The Patient-Specific Functional Scale (PSFS) has received considerable attention over the last 2 decades; however, validation studies have not examined its performance in patients after total knee arthroplasty (TKA).
The purpose of this study was to investigate the ability of the PSFS to detect change in patients post-TKA by comparing PSFS change scores with Lower Extremity Functional Scale (LEFS) and pooled impairment change scores.
One hundred thirty-three patients participating in a post-TKA exercise class were assessed at their initial and discharge visits. Initial assessments occurred within 28 days of arthroplasty; follow-up assessments occurred within 80 days of surgery. At both assessments, participants completed the PSFS, LEFS, and the P4 pain measure, and their knee range of motion (ROM) and extensor strength were measured. The ability to detect change was expressed as the standardized response mean (SRM) and as a correlation between the PSFS change scores and 2 reference standards: (1) LEFS change scores and (2) pooled impairment change scores. The pooled impairment measure consisted of pain, ROM, and strength change scores.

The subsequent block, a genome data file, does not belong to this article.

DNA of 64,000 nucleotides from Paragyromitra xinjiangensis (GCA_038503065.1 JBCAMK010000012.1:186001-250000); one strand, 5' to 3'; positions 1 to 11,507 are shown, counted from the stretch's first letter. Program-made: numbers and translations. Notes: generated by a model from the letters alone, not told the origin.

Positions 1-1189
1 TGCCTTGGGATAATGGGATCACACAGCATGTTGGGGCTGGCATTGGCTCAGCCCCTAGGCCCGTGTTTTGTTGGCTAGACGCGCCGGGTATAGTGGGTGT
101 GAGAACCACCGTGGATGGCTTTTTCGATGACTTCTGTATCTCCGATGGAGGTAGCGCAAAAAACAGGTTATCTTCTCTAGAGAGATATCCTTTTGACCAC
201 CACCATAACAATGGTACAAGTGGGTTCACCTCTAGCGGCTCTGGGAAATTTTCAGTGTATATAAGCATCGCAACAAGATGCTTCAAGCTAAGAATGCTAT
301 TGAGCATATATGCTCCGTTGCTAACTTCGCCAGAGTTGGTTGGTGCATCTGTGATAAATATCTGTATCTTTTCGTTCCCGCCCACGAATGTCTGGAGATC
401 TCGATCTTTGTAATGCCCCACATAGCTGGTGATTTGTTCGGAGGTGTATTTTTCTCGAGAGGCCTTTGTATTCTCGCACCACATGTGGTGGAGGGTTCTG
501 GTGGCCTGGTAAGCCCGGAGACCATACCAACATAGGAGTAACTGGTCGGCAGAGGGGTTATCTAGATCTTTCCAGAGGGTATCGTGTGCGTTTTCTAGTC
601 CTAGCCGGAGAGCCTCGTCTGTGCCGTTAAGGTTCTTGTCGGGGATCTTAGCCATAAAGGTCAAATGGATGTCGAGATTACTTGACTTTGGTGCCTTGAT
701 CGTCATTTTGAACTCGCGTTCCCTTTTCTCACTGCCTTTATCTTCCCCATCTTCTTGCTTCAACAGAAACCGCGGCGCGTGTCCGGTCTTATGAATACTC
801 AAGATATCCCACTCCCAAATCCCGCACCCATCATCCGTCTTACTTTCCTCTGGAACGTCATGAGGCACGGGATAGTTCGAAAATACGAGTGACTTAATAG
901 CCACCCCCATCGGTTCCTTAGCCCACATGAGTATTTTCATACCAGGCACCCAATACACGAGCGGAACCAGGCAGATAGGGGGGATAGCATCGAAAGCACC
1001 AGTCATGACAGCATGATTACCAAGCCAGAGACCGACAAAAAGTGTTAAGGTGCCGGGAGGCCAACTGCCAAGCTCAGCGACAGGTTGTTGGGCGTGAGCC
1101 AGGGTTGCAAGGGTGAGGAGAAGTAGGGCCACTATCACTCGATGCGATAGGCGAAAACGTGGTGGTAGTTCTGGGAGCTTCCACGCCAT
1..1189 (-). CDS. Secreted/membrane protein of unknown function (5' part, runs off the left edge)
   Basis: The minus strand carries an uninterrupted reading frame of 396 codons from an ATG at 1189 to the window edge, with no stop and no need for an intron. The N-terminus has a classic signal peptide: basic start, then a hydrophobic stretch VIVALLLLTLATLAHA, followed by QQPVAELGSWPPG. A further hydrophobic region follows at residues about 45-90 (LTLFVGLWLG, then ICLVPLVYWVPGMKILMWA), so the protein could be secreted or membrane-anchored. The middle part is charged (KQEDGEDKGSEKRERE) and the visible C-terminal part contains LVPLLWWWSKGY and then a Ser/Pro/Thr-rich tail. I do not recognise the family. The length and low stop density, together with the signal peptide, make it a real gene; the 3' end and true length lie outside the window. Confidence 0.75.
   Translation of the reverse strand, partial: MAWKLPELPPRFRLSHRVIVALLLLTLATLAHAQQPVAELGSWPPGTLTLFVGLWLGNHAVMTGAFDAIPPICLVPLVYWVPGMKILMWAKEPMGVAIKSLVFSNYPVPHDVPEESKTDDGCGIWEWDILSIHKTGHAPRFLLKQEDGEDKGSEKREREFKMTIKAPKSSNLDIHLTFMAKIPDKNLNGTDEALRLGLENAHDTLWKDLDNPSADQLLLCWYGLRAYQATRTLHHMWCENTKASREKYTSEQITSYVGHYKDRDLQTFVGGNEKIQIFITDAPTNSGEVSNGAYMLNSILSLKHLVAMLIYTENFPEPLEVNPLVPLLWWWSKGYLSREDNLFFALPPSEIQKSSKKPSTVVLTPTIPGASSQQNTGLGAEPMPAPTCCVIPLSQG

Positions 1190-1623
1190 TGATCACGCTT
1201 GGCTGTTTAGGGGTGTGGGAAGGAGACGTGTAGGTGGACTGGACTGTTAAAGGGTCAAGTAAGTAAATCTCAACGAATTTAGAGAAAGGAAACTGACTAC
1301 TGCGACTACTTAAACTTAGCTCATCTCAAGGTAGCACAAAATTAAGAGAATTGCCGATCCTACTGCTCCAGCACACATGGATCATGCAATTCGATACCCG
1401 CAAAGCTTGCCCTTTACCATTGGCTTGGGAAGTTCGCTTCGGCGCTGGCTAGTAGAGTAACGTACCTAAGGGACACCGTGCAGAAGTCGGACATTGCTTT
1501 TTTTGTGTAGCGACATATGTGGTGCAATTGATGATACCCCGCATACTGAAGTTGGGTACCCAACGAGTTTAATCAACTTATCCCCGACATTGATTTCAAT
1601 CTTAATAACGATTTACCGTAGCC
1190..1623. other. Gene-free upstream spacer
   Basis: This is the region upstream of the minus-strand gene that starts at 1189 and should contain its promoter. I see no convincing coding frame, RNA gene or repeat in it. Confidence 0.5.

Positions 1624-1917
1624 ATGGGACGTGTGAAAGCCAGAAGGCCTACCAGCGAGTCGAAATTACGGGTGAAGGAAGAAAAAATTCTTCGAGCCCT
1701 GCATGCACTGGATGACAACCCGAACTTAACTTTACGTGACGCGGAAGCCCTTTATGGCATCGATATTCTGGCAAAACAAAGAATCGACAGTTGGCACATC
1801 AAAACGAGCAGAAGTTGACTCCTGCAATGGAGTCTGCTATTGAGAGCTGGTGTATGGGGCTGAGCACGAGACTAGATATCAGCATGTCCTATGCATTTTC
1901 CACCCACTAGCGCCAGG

The SRMs were PSFS 4.60 (95% confidence interval [CI]=4.00, 5.36) for the PSFS and 2.28 (95% CI=2.04, 2.60) for the LEFS. The correlation between the PSFS and pooled impairment change scores was 0.12 (95% CI=−0.04, 0.25), and the correlation between the PSFS and LEFS changes scores was 0.18 (0.02, 0.34).
The order of measure administration was not standardized, and fixed activity set does not reflect clinical application in many instances.
The results suggest that the PSFS is adept at detecting improvement in patients post-TKA but that the PSFS, like other patient-specific measures, is likely to be of limited value in distinguishing different levels of change among patients.